According to reports, the Indian Institute of Technology – Madras is working on perfecting the technology to use solar photo voltaic cell for domestic and agriculture use. IIT-M director Bhaskar Ramamurthi said the institute was working with three private drip irrigation companies on developing a technology that would integrate borewell pumps with solar PV cells.
On the occasion of the 60th foundation day of the Council of Scientific and Industrial Research (CSIR) on Tuesday, professor Ramamurthi said there was a need to meet domestic power consumption using solar power to tide over power shortage in the country. “Residential, commercial and agriculture sectors are most affected by power cuts. It’s crucial to remove or reduce basic electricity needs from the grid. Schools and colleges should all go off the grid and only use it as a back-up,” he said.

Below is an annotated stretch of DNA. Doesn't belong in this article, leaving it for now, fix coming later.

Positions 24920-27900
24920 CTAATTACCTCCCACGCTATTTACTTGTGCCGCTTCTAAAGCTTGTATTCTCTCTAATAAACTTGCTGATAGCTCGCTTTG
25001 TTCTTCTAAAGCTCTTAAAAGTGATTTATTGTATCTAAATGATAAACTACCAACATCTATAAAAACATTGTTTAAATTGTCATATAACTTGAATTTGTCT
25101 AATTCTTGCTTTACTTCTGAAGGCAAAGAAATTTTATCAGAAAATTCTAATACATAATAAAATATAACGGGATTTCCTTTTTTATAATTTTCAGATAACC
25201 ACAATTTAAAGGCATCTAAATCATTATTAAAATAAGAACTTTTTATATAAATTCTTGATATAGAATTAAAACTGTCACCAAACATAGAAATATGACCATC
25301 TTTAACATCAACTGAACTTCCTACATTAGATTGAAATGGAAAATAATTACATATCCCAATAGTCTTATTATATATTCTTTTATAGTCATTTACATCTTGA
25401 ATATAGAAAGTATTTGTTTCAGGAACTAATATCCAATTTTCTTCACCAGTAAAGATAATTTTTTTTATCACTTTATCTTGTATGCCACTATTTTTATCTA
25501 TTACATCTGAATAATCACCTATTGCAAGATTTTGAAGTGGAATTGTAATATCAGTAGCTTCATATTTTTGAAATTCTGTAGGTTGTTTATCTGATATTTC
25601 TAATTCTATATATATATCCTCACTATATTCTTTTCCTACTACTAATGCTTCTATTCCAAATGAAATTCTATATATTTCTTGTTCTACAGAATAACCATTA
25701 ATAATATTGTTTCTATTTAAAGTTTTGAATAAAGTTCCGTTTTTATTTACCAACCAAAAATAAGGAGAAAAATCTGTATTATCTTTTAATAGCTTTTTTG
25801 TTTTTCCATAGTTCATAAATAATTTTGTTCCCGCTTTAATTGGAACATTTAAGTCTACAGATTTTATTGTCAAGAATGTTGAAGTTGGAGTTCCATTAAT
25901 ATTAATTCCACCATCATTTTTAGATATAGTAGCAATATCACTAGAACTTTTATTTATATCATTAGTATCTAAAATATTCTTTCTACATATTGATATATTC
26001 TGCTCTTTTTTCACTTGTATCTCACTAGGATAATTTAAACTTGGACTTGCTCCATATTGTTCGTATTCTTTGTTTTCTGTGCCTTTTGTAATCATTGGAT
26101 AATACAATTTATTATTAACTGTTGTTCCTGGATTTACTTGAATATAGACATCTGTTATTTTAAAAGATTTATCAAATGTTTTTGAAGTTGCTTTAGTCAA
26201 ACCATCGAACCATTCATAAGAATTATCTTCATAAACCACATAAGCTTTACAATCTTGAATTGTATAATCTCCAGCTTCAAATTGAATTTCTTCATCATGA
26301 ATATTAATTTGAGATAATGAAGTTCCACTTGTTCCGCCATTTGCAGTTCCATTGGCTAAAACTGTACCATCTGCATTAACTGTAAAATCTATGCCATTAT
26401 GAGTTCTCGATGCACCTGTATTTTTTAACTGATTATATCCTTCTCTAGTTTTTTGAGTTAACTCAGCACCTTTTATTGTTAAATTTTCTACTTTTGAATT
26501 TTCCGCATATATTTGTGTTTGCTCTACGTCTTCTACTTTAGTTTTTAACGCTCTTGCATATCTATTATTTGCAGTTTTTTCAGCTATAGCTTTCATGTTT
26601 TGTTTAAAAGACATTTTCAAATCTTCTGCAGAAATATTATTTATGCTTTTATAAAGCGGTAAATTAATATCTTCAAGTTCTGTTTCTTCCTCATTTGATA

He disputed the argument that drawing solar power was expensive. He said the use of diesel generators hiked the cost to Rs15 per unit, which could go up to Rs30 a unit unless used optimally. Inverters are almost as expensive at Rs14 a unit. In contrast, over the last three years the generation of solar power, apart from land costs, is Rs4.35 per unit. This is equal to the generation of power from a thermal unit. Taking into account the cost of storage, the total cost could rise by another Rs4.
He said there were some technical issues with using solar energy which cannot be stored, but which could be overcome in a year’s effort by engineers. He called upon interested scientists to work on making the solar power project a success.
Former director of the Central Leather Research Institute G Thyagarajan asked institutions like CSIR and the IIT to play a greater part in helping small industry players to adopt safe practices. “Where is India’s claim of a huge technological power if it is not able to help hapless people in the cottage industry,” he asked. India’s technological prowess could help prevent accidents like the fire at a Sivakasi fireworks factory.